Abstract: Restriction of pelvic lateral and rotational motions caused by robotic gait assistive devices can hinder satisfactory functional outcomes as it alters normal gait patterns. However, the effect of pelvic motion restriction caused by assistive devices on human locomotion is still unclear; thus, we empirically evaluated the influences of pelvic lateral and rotational motions on gait during over-ground walking by inhibiting the respective pelvic motions. The pelvic motions were restricted through a newly developed over-ground walking device. Variations in gait descriptive parameters as well as joint kinematics and muscle activation patterns were measured to indicate gait difference caused by pelvic restrictions. The results showed that pelvic lateral and rotational restriction significantly reduced the stride and step length as well as gait velocity and increased ratio of stance phase. It was also observed that the restriction caused a significant reduction in the range of motion of the ankle, knee, and hip joints. In addition, significantly higher muscle activations and prolonged patterns were observed in the tibialis anterior, gastrocnemius, and biceps femoris muscles, as compared to the normal patterns when the pelvis was restricted. We concluded that the pelvic restriction significantly altered normal gait dynamics, thus inhibiting the efficacy of gait rehabilitation.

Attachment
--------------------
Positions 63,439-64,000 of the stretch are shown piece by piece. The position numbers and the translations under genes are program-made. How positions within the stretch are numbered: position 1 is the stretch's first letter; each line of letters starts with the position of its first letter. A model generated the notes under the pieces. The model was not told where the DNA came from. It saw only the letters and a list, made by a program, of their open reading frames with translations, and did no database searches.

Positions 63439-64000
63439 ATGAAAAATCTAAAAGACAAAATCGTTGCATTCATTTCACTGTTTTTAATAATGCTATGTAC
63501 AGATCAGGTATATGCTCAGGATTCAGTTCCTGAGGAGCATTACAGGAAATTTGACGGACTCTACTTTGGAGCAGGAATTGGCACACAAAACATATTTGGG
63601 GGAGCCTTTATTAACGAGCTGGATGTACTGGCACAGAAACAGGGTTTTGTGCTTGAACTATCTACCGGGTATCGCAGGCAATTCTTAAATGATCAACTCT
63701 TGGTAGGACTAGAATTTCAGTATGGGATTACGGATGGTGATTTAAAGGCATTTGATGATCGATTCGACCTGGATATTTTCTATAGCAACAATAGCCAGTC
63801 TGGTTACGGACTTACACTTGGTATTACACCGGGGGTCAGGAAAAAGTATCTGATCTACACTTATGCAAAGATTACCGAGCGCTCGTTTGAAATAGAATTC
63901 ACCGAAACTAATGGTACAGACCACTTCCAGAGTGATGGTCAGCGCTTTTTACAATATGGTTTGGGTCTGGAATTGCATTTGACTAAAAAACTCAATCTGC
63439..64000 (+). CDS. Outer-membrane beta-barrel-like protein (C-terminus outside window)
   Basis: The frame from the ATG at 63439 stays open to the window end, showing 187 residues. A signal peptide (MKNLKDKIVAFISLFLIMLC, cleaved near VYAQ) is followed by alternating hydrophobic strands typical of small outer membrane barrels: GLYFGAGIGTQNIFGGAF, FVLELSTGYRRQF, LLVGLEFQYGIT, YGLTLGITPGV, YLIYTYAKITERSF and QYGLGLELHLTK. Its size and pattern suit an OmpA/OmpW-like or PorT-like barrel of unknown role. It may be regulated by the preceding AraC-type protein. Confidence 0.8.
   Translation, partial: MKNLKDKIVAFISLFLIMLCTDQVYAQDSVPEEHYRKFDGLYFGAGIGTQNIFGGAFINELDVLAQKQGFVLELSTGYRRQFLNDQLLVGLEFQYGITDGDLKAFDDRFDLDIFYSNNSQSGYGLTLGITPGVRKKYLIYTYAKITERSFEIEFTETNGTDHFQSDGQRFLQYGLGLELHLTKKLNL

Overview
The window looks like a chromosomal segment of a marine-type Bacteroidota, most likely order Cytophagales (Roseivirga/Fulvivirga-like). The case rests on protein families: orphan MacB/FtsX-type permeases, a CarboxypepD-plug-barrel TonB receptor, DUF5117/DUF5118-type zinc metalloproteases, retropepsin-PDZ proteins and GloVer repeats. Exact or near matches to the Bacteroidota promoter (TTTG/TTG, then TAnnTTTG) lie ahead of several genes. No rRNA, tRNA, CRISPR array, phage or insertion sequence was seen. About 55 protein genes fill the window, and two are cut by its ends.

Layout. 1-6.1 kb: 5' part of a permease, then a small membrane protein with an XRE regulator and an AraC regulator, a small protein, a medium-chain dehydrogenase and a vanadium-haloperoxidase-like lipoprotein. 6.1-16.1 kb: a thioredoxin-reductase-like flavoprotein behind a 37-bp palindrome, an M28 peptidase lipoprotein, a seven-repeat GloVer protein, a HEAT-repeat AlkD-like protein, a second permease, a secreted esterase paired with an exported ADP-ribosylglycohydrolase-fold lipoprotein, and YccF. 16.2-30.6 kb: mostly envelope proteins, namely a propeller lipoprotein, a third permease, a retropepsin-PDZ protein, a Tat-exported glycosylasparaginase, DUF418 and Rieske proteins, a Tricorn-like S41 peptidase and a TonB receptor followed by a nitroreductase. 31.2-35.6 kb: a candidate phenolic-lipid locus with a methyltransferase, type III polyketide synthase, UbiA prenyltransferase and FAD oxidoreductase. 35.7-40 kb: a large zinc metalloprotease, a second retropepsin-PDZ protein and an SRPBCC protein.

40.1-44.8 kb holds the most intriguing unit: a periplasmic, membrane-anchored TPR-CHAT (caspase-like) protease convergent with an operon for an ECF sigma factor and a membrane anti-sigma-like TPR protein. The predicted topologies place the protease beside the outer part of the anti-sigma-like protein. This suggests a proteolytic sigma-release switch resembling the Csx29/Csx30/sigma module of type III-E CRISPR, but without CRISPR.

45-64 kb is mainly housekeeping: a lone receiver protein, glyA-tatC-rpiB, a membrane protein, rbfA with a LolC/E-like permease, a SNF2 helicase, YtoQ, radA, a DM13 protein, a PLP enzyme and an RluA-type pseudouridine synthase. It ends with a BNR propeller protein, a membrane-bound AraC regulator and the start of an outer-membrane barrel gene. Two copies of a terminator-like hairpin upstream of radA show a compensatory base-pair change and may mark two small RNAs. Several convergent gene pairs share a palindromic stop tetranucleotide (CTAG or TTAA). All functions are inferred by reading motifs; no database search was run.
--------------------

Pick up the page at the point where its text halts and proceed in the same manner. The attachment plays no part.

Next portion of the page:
Pub.: 03 Feb '16, Pinned: 30 Aug '17